A number of primary and secondary mechanisms have been proposed as causes of or influences on ADHD. These include possible brain dysfunction (ranging from difficulties with information transfer to brain chemistry-neurotransmitter deficits); genetic influences (a family history of ADHD greatly increases the risk); environmental toxins such as lead, alcohol and cigarette smoke; food additives and coloring; food allergies; and nutrient depletions.

Traditional Western medicine utilizes stimulant and depressive medications, as well as behavioral modifications, as primary treatment modes. However, given the many potential causes of ADHD, specifically addressing the relevant probable factors can be critical to establishing an appropriate treatment regimen for an individual child. Approaches that lie outside of the traditional medical protocol include aromatherapy, biofeedback, Traditional Chinese Medicine, cranial-sacral therapy, flower essence remedies, homeopathy, hypnotherapy, massage therapy, and sound and vision therapy. However, nutritional and supplementation solutions for ADHD will be the two modalities explored here.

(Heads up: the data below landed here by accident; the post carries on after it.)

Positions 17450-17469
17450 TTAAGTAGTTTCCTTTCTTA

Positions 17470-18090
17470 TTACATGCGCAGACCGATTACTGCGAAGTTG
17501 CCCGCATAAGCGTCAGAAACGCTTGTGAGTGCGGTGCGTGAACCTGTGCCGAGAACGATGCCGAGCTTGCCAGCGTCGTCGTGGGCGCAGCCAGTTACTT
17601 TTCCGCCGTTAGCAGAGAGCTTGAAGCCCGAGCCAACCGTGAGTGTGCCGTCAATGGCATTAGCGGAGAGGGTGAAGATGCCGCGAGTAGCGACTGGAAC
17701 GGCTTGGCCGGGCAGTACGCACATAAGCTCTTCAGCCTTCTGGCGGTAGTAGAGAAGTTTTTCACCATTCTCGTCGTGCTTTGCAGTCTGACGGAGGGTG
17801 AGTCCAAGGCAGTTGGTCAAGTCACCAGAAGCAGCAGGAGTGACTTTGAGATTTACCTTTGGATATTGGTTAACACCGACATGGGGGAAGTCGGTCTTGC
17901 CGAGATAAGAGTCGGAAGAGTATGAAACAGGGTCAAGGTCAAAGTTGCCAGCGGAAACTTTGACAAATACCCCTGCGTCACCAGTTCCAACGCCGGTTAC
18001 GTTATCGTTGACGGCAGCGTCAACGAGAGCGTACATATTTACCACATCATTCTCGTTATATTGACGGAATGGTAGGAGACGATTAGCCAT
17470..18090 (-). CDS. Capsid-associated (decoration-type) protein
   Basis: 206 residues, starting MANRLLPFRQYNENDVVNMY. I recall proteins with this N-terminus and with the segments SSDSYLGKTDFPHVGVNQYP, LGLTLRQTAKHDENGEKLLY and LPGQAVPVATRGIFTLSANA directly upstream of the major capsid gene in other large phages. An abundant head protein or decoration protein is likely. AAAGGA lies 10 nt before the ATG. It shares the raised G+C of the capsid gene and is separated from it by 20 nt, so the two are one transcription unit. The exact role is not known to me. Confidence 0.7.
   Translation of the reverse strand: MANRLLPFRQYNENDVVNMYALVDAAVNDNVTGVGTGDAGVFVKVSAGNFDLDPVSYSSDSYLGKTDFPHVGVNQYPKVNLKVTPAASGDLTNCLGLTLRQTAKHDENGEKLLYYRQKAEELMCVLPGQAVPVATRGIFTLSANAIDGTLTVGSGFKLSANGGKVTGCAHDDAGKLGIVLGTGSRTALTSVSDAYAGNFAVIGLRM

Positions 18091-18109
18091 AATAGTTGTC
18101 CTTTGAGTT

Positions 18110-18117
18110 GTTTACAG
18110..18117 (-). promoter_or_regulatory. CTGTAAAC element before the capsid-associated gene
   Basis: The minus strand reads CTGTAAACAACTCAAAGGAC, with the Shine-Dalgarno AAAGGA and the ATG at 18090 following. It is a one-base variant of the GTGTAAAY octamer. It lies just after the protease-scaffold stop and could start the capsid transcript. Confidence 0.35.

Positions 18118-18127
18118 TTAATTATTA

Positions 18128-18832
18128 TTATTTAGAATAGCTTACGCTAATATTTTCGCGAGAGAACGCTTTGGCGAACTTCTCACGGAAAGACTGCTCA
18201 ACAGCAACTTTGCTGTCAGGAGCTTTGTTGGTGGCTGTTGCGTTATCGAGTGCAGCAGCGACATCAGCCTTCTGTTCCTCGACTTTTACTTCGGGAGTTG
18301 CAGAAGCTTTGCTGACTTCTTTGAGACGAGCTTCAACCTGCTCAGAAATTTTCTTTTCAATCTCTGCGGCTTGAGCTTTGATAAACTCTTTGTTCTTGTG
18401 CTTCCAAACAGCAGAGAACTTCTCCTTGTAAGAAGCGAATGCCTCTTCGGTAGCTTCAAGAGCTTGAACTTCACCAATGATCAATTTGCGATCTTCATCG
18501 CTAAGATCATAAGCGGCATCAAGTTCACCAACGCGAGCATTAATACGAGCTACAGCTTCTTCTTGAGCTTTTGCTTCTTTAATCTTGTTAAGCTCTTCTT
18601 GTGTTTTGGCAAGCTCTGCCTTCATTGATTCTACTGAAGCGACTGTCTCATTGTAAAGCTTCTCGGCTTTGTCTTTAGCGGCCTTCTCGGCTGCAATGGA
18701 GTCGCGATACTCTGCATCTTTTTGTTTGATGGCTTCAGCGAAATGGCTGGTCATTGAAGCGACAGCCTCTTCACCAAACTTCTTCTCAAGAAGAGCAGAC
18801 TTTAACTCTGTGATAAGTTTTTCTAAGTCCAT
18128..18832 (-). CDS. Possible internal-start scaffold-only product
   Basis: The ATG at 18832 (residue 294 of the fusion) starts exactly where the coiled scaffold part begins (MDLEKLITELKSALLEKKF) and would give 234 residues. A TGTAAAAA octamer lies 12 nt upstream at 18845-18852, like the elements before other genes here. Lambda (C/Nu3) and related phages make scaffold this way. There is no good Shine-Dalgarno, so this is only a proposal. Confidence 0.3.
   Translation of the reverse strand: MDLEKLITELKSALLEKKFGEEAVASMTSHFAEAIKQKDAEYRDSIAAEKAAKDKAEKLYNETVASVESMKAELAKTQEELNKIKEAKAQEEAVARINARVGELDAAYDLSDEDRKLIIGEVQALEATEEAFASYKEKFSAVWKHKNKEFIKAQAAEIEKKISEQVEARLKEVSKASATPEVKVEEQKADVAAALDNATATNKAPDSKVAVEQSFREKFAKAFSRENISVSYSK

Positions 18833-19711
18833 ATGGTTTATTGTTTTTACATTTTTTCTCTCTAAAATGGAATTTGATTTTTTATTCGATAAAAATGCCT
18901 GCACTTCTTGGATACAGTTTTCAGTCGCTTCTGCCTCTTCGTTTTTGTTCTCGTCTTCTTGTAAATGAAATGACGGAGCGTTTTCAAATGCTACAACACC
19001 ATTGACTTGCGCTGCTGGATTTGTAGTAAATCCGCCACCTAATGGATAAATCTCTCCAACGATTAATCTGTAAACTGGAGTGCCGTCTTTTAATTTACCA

Food Fight
How important is the diet of an ADHD child? Very, according to a 1997 study published in the Journal of Pediatric Child Health. Author Jean Breakey reviewed the most important research from 1985 to 1995 on the relationship between diet and behavior. She concluded that diet definitely affects some children and that symptoms relating to ADHD, such as sleeping problems, physical symptoms and mood changes, can change with diet (Journal of Pediatric Child Health, 1997, vol. 33).

It's important to understand that the body simply acts on the information it's given; if a child is sensitive to wheat, for example, the body is going to react accordingly. We may simply see it manifest as hyperactivity or an inability to focus.